In October 2017, over ninety of the world's largest banks met in Brazil to discuss their commitments under the Equator Principles, a collectively agreed set of rules for financing big infrastructure projects. The Equator Banks, ACT! campaign called from August until October on these Equator Banks to commit to a new set of Principles that stops the financing of climate disasters and fully respects Indigenous Peoples' rights and territories. Which they did!
This global campaign pointed out that the current version of the Equator Principles does not, despite its promises to finance projects in a "socially responsible manner" and avoid negative impacts on climate change wherever possible, stop banks from financing Equator Disasters: projects that have devastating impact on the climate and that fail to respect the rights of Indigenous Peoples.
Successfully, the 91 Equator Banks decided during the meeting in Brazil to update these Principles. In their statement, they state that "the aim of the process will be on a targeted update to the EPs - 'EP4 - that will consider the key issues of scope applicability, human rights (inclusive of the rights of Indigenous Peoples), and climate change, amongst others". This revision process is to last 18 months and will include external stakeholders.
The groups that launched this campaign welcomed this decision and are committed to contribute to the revision process. However, we also promise to continue to monitor transactions under the Equator Principles framework and will vigorously oppose any Equator disaster with a large negative impact on climate change and/or Indigenous Peoples' rights.
See below for the original call to ACT! on the Equator Banks. The call was open from August till the Brazil meeting in October.
Stop financing Climate Disasters
Respect Indigenous peoples' rights and territories
This October 23-25, 91 banks will meet in São Paulo, Brazil to discuss their social and environmental commitments under the Equator Principles.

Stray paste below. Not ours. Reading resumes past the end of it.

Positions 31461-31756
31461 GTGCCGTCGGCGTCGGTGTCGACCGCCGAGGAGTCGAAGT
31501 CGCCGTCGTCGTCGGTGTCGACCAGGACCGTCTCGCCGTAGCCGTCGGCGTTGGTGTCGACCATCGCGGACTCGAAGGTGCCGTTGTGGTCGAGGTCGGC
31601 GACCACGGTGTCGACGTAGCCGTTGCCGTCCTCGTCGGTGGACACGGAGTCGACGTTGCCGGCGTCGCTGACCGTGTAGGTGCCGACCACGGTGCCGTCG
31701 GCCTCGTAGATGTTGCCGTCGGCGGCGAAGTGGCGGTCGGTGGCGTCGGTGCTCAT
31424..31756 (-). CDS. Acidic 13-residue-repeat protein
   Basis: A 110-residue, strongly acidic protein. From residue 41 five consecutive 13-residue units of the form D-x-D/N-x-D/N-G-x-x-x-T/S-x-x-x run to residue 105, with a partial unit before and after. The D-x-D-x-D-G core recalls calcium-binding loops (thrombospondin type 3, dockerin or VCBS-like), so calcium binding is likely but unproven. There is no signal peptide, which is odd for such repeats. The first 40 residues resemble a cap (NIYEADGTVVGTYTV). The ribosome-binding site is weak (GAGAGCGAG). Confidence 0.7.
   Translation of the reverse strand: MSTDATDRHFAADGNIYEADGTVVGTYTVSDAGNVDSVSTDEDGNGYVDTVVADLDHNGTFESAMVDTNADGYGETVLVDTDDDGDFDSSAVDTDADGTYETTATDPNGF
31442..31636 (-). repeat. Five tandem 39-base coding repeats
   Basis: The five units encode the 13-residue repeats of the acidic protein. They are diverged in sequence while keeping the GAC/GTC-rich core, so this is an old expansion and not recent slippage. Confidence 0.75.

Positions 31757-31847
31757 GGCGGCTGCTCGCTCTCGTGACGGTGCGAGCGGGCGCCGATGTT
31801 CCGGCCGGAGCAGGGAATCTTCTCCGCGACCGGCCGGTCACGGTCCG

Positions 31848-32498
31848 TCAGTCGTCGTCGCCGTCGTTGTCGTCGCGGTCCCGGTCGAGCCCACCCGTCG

While these Principles are to ensure that adopting banks do not finance projects with a large negative impact on people and planet, Equator Banks continue to support projects that pose a massive threat to the world’s climate, such as coal, oil and gas extraction, transportation and power generation projects. Equator Banks also continue to finance fossil fuel and other projects that trample on the rights and interests of Indigenous Peoples.
We are appalled that the Equator Principles as formulated today allow Equator Banks to finance projects that are a disaster for the world's’ climate and for Indigenous peoples. For the Principles to be a meaningful sustainability commitment they need to be fully overhauled.
We therefore call on the Equator Principles Association to agree in Brazil to a full revision process for the Principles, so that they reflect at minimum two solid commitments:
1. Stop Financing Climate Disasters:
- include a full commitment to the Paris Agreement goal of limiting global temperature rise to below 2 degrees, aiming for 1,5 degrees;
- include stringent and binding criteria that all projects to be financed under the Equator framework be fully aligned with reaching the Paris Agreement goals; and for this reason:
- explicitly exclude all new fossil fuel extraction, transportation and power projects from financing under the Equator Principles.
2. Respect Indigenous Peoples’ Rights and Territories:
- include an explicit commitment to uphold the right of Indigenous Peoples anywhere in the world to give or deny Free, Prior and Informed Consent for projects situated on territories they traditionally use and occupy;
- commit to not financing projects, neither directly or indirectly, that did not obtain such consent;
- strengthen due diligence and consultation processes to ensure that Indigenous Peoples’ rights are fully respected;
- ensure that Indigenous Peoples and other project-affected communities have full access to grievance channels with project sponsors and financing banks when their rights and interests are violated.
In Brazil, Equator Banks face a choice between deepening their collective commitment to effectively stop financing climate change and respect Indigenous Peoples’ rights, or see the Equator initiative become irrelevant for meeting the pressing social and environmental challenges the world faces today. We expect that the Equator Banks will act decisively on this call.
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